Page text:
No end in sight to Kimberley’s water woes
CITY residents can expect the current water cut-offs to continue for the foreseeable future while the Sol Plaatje Municipality has warned that it is also considering implementing water restrictions that will see water guzzlers being charged extra for the water.
Concern has meanwhile also been expressed about the effect the water situation, if not resolved soon, will have on the expected 50 000 people who will descend on Kimberley at the beginning of January next year for three to four days for the ANC’s national birthday celebrations.
These were among the issues raised at a public meeting organised by the Northern Cape Chamber of Commerce and Industry (Nocci), where residents and business people were given an opportunity to pose questions to various municipal officials regarding specifically the current water crisis, which has seen water cuts since September 1.
According to the city’s water engineer, Motale Selesho, each individual in the city consumes around 200 litres a day (including losses) and this figure needs to be reduced to around 150 litres a day.
He added that the municipality was struggling to meet the current demand for water, pointing out that the consumption of water was around 84 megalitres a day (going up to as much as 102 megalitres a day), while the current pumping capacity of the municipality was only 80 megalitres a day.
Selesho stated that when the levels at Newton Reservoir dropped to below 50% capacity, the municipality was unable to pump water through the tower, adding that this was “a design fault”.
“In order to ensure water, we are forced to restrict water in order to raise the levels at the Newton Reservoir. Initially this was only at night but this did not improve the situation, resulting in the current water shutdowns from 2pm to 4am.
“Unfortunately this situation will stay for some time.”
Although he was unable to give any time frames, it was pointed out that when the levels at the reservoir improved, the city would go back to the nightly shutdowns from 9pm to 4am.
“The current demand is not sustainable, especially as we reach the festive season, resulting in more visitors, and temperatures rise.”
Questions were asked whether the municipality had the technical and the financial capacity to fix the problem the city was currently facing, while concerns were also raised regarding the number of water leaks that were allegedly not attended to by the municipality.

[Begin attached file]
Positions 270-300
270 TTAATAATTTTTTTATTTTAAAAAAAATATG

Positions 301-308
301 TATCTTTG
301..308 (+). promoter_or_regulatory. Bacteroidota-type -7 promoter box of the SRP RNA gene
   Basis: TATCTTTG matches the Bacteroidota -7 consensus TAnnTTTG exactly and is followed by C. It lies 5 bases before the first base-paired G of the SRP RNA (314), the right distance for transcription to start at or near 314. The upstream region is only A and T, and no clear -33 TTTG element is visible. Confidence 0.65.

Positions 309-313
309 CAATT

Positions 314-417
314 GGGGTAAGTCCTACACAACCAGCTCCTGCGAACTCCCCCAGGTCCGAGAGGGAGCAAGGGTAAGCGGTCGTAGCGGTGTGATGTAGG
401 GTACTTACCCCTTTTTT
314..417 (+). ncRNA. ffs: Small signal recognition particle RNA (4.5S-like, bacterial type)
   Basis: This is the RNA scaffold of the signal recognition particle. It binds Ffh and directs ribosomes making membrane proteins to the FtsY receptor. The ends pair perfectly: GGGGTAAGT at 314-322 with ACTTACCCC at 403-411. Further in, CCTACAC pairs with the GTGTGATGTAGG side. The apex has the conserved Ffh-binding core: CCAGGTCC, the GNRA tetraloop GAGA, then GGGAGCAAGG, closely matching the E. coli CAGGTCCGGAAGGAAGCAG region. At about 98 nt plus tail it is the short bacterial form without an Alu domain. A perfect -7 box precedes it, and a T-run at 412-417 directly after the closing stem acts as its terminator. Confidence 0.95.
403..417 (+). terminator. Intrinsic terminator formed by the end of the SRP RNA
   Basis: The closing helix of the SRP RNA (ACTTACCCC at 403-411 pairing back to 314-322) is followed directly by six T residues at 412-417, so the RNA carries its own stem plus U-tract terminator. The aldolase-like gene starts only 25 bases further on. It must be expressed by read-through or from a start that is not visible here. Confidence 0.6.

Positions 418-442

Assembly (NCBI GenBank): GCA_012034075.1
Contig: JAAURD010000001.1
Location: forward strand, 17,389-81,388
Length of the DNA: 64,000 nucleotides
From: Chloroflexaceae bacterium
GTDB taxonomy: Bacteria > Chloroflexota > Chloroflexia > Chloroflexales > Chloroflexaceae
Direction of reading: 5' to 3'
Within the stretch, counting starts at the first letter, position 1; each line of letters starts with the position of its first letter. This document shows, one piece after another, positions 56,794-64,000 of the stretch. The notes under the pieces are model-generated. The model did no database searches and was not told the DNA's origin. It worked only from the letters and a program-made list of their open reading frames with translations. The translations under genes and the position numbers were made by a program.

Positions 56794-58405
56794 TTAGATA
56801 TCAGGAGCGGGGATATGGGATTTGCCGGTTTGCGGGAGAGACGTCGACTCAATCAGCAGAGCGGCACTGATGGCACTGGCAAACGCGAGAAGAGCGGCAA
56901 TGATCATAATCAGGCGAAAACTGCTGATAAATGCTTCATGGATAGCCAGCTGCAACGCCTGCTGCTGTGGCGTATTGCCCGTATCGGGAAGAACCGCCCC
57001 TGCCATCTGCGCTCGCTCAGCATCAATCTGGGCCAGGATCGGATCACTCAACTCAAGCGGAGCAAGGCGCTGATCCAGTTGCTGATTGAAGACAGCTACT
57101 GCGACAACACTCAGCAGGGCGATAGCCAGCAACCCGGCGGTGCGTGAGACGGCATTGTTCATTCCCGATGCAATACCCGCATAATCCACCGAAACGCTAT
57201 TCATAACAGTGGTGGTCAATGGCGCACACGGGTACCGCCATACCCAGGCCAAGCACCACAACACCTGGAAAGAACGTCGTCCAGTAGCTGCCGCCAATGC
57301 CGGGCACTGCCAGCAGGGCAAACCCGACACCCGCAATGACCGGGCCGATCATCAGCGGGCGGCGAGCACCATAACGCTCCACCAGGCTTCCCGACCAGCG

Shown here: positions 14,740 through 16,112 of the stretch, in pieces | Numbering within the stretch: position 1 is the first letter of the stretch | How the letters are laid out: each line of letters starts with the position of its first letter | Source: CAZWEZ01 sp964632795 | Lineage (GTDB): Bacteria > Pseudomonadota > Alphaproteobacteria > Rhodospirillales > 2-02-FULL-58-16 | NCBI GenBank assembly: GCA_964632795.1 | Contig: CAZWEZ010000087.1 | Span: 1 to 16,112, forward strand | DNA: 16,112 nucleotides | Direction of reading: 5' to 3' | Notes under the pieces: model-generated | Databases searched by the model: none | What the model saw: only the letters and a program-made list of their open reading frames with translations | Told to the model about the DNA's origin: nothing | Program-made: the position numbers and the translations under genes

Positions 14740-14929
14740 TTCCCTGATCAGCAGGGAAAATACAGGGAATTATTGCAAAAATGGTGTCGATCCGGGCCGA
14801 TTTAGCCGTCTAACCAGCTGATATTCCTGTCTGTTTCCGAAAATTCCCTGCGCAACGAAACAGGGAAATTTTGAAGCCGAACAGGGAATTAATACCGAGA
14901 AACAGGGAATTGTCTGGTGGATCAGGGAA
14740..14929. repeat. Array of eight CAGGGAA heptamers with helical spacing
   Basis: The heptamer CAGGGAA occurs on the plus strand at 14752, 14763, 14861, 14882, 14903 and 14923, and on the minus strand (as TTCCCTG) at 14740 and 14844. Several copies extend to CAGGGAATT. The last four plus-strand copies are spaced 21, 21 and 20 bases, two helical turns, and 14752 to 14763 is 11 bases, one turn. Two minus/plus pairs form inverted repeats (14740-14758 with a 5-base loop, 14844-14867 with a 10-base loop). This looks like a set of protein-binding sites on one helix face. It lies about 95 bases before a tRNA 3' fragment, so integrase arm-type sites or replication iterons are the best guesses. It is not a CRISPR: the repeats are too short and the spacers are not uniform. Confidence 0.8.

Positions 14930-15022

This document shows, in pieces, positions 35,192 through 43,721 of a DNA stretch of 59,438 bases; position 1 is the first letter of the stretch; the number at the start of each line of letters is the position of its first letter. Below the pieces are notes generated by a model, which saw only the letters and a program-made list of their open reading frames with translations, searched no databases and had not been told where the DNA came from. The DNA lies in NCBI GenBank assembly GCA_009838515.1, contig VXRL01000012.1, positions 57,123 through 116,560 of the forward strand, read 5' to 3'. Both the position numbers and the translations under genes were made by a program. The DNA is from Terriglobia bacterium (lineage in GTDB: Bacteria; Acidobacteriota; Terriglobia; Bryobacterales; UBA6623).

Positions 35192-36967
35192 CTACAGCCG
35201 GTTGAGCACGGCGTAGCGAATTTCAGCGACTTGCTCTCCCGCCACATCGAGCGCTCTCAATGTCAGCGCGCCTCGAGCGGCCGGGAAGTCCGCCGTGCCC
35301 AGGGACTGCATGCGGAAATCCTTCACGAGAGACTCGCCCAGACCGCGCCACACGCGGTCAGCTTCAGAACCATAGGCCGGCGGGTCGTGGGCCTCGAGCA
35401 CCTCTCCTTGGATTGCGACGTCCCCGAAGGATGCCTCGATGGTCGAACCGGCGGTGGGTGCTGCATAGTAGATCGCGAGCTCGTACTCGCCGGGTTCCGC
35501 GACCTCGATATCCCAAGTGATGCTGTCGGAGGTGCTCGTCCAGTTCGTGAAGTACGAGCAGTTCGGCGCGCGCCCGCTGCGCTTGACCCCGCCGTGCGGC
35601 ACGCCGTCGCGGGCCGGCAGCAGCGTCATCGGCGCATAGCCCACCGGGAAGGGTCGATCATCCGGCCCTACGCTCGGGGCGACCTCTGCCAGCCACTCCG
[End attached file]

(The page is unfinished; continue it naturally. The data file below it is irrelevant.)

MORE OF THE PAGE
One city resident, Derick Streak, questioned the fact that the new pumping station at Riverton, which was planned in 2015 and cost more than R100 million, was, on completion, still unable to meet the water requirements of the city.
Another resident, Tumelo Mosikare, pointed out that it wasn’t a pumping problem but a management problem, stating that the municipality, by its own admission, was losing 50% of the water pumped from the Vaal River.
“To say the consumption is high, jy lieg (you are lying). It is not due to the usage.”
He further questioned why there was no electrical infrastructure for the new pump station. “Tell us the truth. You keep pointing a finger at the community when the problem is the municipality’s management of the situation.”
In response, Selesho pointed out that the 50% water losses was non-revenue water (including water losses as well as water that was not billed), adding that the physical water losses were between 22 and 25%.
It was also pointed out that the lead time for transformers was around 10 to 12 months. “We envisaged that we would have a problem with the transformers and, as a result, two new ones have already been ordered and are in Johannesburg, ready for delivery,” the city’s electrical engineer, Arend Groenewald, explained.
He added that currently there was no spare capacity on the old transformers, which he stated were also very sensitive. The two new ones that were ordered, however, were 10 MVA each, meaning that there would be spare capacity in the future.
In response to a question from a resident, the acting municipal manager, Thami Mabija, acknowledged that the demand for water in the city was very high and the municipality would have to deal with this demand. “We are discussing proper water restrictions so that those using more than their allocation will have to pay.”
The executive director of technical services, Boy Dhluwayo, stated that the municipality was facing challenges with regard to the theft of copper cables and vandalism of infrastructure.
“Much of this infrastructure is deep in the bush.”
He added that the municipality had a security contract costing more than R1 million a month, but this had been terminated.
“Not only is theft and vandalism a problem but the main pipe from Gogga Pump Station to the Homevale Waste Water Treatment Works is collapsing, resulting in sand and silt filling the pipe and ending up in the settling tank at Homevale.”
He stated that a new pump line had been commissioned from Gogga to Homevale and the expected completion date for this was December.
The city’s executive mayor, Patrick Mabilo, pointed out that out of respect to the community, the municipality’s entire infrastructure team had attended yesterday’s discussion session.
“We will go back and reflect on the issues raised. We know you are angry, disgusted and unconvinced but we need to keep this platform and dialogue and not spoil it.”
The president of Nocci, Marie Parsons, pointed out that the business community was ready and willing to assist the municipality. “The municipality must not see us as a threat. By working together, we can go forward.”
She added, however, that many people had expressed concern on how the city would cope with the influx of an expected 50 000 people for the ANC’s birthday celebrations at the beginning of January if the water situation was not sorted out.